Why Individual Investors Want Dividends
Chris Robinson and
Chris Veld ()
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Chris Robinson: York University - Atkinson School of Administrative Studies
Finance from University Library of Munich, Germany
The question of why individual investors want dividends is investigated by submitting a questionnaire to a Dutch investor panel. The respondents indicate that they want dividends partly because the cost of cashing in dividends is lower than the cost of selling shares. Their answers provide strong confirmation for the signaling theories of Bhattacharya (1979) and Miller and Rock (1985). They are inconsistent with the uncertainty resolution theory of Gordon (1961, 1962) and the agency theories of Jensen (1986) and Easterbrook (1984). The behavioral finance theory of Shefrin and Statman (1984) is not confirmed for cash dividends but is confirmed for stock dividends. Finally, our results indicate that individual investors do not tend to consume a large part of their dividends. This raises some doubt as to whether a reduction or elimination of dividend taxes will stimulate the economy.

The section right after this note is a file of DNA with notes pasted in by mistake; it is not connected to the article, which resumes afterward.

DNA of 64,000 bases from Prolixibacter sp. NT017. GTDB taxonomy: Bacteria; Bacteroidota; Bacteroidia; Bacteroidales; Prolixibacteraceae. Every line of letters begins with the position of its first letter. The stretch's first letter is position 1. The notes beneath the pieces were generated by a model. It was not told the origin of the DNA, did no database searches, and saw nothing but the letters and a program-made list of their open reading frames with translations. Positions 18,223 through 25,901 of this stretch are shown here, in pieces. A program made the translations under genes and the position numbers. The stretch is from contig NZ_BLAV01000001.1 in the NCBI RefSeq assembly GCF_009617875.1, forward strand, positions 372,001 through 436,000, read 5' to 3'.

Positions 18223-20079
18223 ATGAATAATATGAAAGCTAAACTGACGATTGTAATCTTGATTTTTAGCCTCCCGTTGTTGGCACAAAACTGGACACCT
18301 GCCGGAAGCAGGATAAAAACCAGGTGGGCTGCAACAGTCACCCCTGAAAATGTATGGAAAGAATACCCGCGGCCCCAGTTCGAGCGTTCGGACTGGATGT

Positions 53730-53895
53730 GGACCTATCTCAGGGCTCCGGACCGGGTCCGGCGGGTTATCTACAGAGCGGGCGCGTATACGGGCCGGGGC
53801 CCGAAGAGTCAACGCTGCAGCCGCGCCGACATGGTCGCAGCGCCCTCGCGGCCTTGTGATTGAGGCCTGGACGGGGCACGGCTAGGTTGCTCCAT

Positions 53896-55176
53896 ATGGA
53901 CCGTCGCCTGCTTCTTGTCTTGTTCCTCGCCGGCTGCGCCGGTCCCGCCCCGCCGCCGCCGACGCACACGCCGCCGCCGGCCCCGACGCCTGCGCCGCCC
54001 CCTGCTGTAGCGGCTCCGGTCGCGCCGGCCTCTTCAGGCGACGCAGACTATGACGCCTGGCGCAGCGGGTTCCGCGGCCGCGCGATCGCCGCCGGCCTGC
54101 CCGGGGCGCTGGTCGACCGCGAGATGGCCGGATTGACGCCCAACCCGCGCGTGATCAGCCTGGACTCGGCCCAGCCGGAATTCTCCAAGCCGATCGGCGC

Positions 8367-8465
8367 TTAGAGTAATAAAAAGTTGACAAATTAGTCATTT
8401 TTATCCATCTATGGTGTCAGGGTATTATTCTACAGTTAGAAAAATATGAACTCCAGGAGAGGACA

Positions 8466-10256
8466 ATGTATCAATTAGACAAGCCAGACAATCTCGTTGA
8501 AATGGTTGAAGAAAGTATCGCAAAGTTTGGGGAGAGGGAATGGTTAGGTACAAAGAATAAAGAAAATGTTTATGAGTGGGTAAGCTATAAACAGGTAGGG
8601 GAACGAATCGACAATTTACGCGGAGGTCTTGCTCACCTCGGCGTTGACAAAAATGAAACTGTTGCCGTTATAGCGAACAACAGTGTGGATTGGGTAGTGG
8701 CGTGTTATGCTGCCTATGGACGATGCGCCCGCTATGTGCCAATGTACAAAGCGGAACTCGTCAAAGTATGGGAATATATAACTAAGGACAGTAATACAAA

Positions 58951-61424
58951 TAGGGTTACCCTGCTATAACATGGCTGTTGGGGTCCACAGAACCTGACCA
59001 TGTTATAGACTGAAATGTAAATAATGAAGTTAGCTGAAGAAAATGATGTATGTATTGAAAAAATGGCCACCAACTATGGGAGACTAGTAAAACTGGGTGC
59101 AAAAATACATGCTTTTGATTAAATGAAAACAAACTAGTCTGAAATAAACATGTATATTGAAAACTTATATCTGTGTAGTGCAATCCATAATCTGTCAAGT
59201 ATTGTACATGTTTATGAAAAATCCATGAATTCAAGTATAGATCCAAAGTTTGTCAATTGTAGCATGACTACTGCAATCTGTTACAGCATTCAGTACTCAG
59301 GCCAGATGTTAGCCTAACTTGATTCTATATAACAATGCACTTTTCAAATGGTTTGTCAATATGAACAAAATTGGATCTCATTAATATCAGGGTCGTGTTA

Keywords: Dividends; individual investors; survey (search for similar items in EconPapers)
JEL-codes: G30 G35 G38 (search for similar items in EconPapers)
Pages: 53 pages
New Economics Papers: this item is included in nep-acc and nep-fin
Note: Type of Document - pdf; pages: 53
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Journal Article: Why individual investors want dividends (2005)
Working Paper: Why Individual Investors want Dividends (2003)
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Persistent link: https://EconPapers.repec.org/RePEc:wpa:wuwpfi:0412009
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